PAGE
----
Winter has finally arrived, and it’s almost time to put 2023 to bed. Couldn’t happen soon enough in the minds of many San Francisco real estate agents.
“Stop me if you’ve heard this before: prices are down because interest rates are up, prices are up because listing inventory is down,” said Matt Fuller, cofounder at Jackson Fuller Real Estate, when describing current market conditions.
“At an annual real estate luncheon in December of 2022, First Republic Bank predicted a bumpy 2023, and a drastically improved 2024,” he continued. “Well, they sure were right about 2023.”
And what’s ahead in 2024?
According to a housing and economic forecast released in late September by the California Association of Realtors, slower economic growth and cooling inflation will bring down mortgage interest rates in 2024 and create a more favorable market environment to spur California home sales next year.
But, really, who knows? It’s always a little frightening to think that a slowing economy is a good thing, something that should be welcomed.
In San Francisco, the current median single-family home sale price is about $1.6 million and the median condo sale price is roughly $1.1 million, according to a November Business Times report. The percentage of single family homes selling over list price in October was 69 percent. For condos, co-ops, and TICs that number was 34 percent. At the same time, on average, single-family homes in the city were selling for about 7 percent above asking price, while condos were trading at about 2 percent below asking. The number of price reductions in 2023 also peaked in October.
On Oct. 31, a U.S. jury found the National Association of Realtors and some residential brokerages liable to pay $1.78 billion in damages for conspiring to artificially inflate commissions for home sales. The NAR said it plans to appeal.
In large part the plaintiffs were objecting to the fact that in the U.S. sellers pay the commission fees on residential real estate transactions, while buyers pay no commission fees.
Historically, the seller’s agent splits that commission with the buyer’s agent — for example, a typical 5 or 6 percent commission would be split right down the middle between the seller and buyer agents after the sale. The agents in turn share a portion of their commissions with their respective brokerages.
The thinking has been that the seller would be able to afford to pay the commission from the money received for the property. In contrast, if required to pay a commission, the buyer might be hard-pressed to come up with that additional money when purchasing a home, and the deal could be jeopardized. Of course, eventually buyers will pay a buyer’s commission, when at some point they choose to sell their home and can better afford it.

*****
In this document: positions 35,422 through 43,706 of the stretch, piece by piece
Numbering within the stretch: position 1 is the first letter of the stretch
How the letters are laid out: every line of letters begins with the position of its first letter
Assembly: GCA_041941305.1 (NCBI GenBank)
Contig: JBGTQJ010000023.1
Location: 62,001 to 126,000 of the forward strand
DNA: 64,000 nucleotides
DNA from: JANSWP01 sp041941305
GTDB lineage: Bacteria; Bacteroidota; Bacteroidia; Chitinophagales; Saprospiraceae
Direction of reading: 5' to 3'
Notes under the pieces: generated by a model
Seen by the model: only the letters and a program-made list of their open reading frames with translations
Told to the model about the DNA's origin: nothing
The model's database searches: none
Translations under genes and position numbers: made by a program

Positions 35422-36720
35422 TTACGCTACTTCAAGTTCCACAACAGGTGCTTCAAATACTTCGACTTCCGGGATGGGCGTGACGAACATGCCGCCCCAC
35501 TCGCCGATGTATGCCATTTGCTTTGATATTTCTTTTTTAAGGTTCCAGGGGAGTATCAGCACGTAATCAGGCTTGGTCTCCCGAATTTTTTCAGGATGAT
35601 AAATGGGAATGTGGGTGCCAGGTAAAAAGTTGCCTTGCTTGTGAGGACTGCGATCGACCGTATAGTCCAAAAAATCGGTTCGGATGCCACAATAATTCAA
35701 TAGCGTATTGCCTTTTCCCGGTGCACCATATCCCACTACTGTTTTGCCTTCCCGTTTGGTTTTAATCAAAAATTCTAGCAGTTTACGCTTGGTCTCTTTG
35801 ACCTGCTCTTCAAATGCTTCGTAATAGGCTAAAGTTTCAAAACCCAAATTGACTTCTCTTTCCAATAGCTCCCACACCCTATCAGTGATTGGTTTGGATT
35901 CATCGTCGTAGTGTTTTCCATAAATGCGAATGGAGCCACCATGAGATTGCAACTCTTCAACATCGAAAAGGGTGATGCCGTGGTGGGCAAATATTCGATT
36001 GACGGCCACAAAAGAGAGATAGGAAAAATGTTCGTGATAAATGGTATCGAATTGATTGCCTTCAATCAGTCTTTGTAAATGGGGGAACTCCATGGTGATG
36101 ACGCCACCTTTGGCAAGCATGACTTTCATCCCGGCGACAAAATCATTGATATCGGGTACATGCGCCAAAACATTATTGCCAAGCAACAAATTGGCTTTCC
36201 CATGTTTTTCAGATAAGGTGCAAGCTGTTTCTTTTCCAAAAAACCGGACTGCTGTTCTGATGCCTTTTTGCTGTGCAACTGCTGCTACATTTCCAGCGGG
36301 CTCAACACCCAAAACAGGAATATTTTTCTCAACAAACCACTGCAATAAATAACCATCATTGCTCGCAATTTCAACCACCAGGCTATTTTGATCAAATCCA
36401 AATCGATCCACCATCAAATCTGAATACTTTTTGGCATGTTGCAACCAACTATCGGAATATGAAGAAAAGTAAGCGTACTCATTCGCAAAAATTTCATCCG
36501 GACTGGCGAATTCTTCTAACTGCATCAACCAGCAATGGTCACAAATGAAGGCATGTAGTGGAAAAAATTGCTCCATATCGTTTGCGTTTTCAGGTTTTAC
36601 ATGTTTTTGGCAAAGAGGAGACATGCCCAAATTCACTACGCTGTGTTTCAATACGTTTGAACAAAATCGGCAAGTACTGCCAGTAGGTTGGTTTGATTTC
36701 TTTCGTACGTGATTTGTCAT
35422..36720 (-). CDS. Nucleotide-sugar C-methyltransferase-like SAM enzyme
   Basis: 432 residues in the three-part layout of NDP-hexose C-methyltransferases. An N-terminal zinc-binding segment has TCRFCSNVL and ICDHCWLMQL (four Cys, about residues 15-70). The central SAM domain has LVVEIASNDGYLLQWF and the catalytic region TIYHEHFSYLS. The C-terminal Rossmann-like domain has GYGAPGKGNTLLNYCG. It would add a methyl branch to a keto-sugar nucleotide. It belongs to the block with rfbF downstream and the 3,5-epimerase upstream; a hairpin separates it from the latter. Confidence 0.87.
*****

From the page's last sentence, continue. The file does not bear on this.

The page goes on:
Commenting on the jury’s decision, Fuller said that for years tech billionaires have been seeking to disrupt the real estate industry. They see a labor-intensive business model, and lots of money up for grabs. They’ve felt that technology could replace real estate agents in the same way that it replaced travel agents. They have been uniformly unsuccessful in their efforts.
“When the billionaires failed to disrupt the real estate industry, they fell back to America’s favorite past time . . . litigation,” said Fuller. “Real estate agents have been singing the song of their impending doom since fax machines were going to destroy the industry in the 1980s. The Internet followed. Then Zillow. Then iBuyers. Do you see a pattern? Real estate is as expensive, byzantine, highly regulated, and intensely personal as ever.”
Fuller said that homes are an incredibly liquid asset that simply can’t be treated as a commodity in the marketplace. He argues that real estate brokers return the highest value to home sellers when they compete for listings and cooperate for sales. What’s more, he contends that people who want top-notch representation will continue to see value in the relationship that top-notch brokers and agents deliver.
FOR THE LOVE OF LISTINGS
As has been well documented, San Francisco is suffering from a lack of listings. Fuller pointed out there might be light at the end of that tunnel, but it might include some unforeseen consequences.
San Francisco is supposed to build 80,000 market-rate homes in the next eight years to comply with its state-mandated housing goals. If that’s even possible, in a city that averages 4,000 to 5,000 sales a year, what would adding 10,000 new homes a year on top of that do to values in the city’s real estate market? Only time will tell.
Where will all these new homes be built? According to Fuller, most of the development sites are south or east of I-280. And of course on Treasure/Yerba Buena Island, where 8,000 new homes are planned — and where he estimates less than 500 new homes have been finished as of 2023.
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